Why Manchester City’s season is in safe hands

It’s pretty safe to say that Manchester City haven’t been in the greatest of form recently. In fact, when it comes to making safe statements, that previous one is right up there with ‘Bruce Forsyth will be on television on Saturday night’ or ‘ITV2 will be showing What Lies Beneath this week’ or even ‘after the FA Cup semi final next month, the Manchester United fans’ trip home won’t take that long’. But it’s true – City have picked up just eight points from a possible twenty-one.

And it gets worse: away from home, City haven’t won in all competitions since the victory at St James’ Park on Boxing Day – drawing at Arsenal, Leicester, Notts County, Birmingham, and Aris, and losing at Aston Villa, Manchester United, Kiev and Chelsea. That defeat on Sunday put Chelsea above City on points and with a game in hand, leaving City looking over their shoulders at Tottenham for fourth place, rather than at Chelsea for third. To top it off, performances haven’t been great and, naturally, it’s all doom and gloom.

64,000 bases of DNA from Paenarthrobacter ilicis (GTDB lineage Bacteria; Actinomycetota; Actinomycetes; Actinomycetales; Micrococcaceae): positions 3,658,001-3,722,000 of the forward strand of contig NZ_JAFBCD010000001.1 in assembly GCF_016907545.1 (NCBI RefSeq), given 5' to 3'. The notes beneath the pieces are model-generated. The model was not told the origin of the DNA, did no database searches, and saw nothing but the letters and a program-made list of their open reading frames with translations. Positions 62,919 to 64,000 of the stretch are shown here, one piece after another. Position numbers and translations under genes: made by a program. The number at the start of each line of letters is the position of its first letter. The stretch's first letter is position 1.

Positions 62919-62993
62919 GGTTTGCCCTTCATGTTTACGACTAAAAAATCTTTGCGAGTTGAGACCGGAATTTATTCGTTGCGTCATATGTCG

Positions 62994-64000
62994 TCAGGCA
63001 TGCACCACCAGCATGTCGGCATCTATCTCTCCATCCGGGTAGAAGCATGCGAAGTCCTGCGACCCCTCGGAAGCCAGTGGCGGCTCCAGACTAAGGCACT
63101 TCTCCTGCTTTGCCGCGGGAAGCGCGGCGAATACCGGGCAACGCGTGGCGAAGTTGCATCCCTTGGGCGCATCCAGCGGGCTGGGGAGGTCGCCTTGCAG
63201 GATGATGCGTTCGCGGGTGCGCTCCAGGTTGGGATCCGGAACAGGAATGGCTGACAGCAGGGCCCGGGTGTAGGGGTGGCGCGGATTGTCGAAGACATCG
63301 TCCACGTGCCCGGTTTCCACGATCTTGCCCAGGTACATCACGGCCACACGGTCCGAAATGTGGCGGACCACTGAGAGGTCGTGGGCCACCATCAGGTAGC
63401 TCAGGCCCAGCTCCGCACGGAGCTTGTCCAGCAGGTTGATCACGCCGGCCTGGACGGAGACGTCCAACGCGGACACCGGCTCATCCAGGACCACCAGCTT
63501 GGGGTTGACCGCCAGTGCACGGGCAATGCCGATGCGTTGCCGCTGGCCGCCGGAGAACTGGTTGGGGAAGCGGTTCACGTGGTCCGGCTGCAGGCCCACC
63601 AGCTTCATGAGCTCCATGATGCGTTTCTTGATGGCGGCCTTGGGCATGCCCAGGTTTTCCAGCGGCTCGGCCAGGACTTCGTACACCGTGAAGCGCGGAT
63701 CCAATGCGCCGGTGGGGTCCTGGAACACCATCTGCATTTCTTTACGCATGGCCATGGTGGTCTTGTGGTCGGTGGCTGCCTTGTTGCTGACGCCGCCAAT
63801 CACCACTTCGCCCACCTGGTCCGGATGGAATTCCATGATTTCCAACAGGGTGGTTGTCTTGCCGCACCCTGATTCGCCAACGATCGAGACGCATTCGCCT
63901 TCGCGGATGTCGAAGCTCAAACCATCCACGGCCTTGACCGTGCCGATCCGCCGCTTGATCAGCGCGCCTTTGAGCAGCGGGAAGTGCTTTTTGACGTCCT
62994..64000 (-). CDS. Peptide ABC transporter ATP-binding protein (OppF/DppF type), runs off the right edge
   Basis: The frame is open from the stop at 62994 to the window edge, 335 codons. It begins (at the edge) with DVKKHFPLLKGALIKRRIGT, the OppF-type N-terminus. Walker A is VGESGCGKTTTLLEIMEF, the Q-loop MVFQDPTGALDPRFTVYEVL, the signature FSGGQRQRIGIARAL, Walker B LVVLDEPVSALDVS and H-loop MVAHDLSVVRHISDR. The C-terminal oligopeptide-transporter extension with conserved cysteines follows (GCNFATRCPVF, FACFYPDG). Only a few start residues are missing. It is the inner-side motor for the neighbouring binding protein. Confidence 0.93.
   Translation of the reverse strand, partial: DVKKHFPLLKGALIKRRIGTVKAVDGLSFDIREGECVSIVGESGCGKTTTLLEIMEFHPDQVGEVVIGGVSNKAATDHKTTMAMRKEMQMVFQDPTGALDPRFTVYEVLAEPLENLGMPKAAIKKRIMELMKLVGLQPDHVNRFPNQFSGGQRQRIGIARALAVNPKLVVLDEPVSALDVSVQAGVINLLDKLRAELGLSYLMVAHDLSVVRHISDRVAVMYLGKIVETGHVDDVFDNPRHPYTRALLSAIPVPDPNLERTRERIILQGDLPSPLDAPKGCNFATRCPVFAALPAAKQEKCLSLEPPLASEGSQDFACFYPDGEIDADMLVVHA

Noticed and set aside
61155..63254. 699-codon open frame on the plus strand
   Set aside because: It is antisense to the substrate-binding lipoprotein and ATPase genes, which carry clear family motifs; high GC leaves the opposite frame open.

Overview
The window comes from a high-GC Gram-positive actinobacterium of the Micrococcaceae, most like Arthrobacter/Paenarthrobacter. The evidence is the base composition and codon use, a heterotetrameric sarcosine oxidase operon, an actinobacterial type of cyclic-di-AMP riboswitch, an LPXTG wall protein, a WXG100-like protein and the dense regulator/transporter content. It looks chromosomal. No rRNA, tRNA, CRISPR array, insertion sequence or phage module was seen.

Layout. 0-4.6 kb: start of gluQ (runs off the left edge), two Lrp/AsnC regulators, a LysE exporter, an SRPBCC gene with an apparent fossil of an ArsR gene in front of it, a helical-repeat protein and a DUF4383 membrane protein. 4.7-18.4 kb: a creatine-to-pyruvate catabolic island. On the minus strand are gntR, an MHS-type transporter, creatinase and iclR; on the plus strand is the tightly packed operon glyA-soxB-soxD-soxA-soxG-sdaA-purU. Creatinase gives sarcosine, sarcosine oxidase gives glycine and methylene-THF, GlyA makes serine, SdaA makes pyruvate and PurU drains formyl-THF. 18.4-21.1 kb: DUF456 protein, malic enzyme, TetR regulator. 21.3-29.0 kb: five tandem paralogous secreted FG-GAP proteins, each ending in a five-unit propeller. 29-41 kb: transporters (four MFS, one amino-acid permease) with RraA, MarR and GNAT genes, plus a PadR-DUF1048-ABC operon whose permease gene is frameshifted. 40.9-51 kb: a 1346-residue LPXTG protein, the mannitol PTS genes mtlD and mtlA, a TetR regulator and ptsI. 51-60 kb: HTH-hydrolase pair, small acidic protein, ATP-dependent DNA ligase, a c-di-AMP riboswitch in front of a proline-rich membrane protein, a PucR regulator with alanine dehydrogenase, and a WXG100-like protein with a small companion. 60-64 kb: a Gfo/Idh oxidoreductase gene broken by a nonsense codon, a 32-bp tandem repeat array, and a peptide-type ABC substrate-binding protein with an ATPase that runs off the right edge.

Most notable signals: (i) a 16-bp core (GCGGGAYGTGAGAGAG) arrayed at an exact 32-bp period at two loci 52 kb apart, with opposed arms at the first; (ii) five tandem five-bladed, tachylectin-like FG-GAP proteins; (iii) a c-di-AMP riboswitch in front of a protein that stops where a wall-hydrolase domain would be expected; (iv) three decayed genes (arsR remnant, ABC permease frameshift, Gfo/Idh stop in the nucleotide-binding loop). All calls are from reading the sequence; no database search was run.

Or is it?

Well, it shouldn’t be, any road. There was always going to come a time when Tevez lost his goalscoring touch. Scoring fifty goals in seventy games is an immense record and one that should be celebrated, but since that 50th went in, Tevez has failed to find the net in seven attempts. And, just as Tevez’s goals dried up, so did City’s.

Despite this, though, up until last Sunday, City were clinging on to third place. Fingernails were dug in and Chelsea only snatched it away from a kicking and screaming visiting side at Stamford Bridge; it wasn’t as if Chelsea created a ton a chances, even with so much ball possession and, in the end, the defeat was down to a silly free kick, one moment of poor marking and being hit on the counter attack pushing for an equaliser.

And the reason City were there for so long when they weren’t steamrollering through West Brom or Aston Villa or Fulham is down to three players: Nigel de Jong, Vincent Kompany and Joe Hart. Normally, you’d expect to be unable to rely on City’s defence, but not this season – against last season’s top four (seven games so far), City have four clean sheets. If City shut up shop, it normally takes something special to break through, these days, and that’s a very valuable asset to have if your forwards aren’t amongst the goals.